The University of Georgia
Co-Authors: J. Calabria, B. Orland, M. Risse, J. Brown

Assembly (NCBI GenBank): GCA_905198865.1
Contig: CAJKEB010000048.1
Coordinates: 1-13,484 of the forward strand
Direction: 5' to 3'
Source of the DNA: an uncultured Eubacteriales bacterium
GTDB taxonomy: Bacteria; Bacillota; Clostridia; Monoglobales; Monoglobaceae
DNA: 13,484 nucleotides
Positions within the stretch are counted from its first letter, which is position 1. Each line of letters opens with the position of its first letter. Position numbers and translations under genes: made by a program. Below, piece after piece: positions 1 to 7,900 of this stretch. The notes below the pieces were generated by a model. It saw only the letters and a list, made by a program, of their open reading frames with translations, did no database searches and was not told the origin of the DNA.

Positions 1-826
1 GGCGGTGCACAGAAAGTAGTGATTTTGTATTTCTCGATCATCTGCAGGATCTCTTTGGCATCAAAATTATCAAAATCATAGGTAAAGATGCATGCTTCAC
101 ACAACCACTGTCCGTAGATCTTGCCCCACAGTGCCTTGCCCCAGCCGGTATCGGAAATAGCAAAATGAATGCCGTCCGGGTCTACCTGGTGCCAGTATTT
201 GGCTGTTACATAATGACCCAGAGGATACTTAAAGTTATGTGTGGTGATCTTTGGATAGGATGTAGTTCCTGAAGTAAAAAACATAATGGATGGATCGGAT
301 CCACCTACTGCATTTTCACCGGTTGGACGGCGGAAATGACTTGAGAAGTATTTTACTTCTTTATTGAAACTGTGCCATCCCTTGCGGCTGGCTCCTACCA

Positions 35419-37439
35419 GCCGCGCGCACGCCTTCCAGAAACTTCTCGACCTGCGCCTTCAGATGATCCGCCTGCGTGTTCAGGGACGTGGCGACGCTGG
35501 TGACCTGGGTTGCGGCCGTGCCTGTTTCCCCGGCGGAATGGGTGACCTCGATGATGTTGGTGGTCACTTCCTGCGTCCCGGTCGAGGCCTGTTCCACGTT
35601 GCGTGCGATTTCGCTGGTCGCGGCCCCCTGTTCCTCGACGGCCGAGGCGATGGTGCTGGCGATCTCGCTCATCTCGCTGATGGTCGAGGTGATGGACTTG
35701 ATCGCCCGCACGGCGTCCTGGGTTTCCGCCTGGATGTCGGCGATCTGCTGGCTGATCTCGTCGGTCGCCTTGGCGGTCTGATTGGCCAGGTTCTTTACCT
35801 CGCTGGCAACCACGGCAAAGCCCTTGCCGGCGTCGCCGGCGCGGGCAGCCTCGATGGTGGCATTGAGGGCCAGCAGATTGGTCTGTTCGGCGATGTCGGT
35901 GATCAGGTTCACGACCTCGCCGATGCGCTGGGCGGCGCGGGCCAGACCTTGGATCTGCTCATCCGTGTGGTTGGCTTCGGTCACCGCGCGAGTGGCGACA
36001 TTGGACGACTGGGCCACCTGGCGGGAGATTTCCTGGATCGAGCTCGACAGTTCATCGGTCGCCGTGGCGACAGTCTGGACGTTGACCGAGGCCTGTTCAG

While research suggests bioretention and wetland environments are important, it also suggests that they may lack visual interest. Understanding perceptions of bioretention seasonality may improve planting design. This study explored perceptions of seasonal change in bioretention practices. Respondents in the Southeastern Coastal Plain, USA, (n=985) replied to an online survey comparing actual photos of five different bioretention sites taken throughout the year. The photo-based discrete choice experiment (DCE) captures the decision making process by estimating weighted factors based on the respondents’ chosen preferences. Unsurprisingly, results revealed a preference for the growing season over the dormant season (X2 (4, n = 985) = 928.490, p<0.01) and suggested specific design recommendations to improve the visual appreciation of bioretention practices, such as intentional year-round seasonal planting design.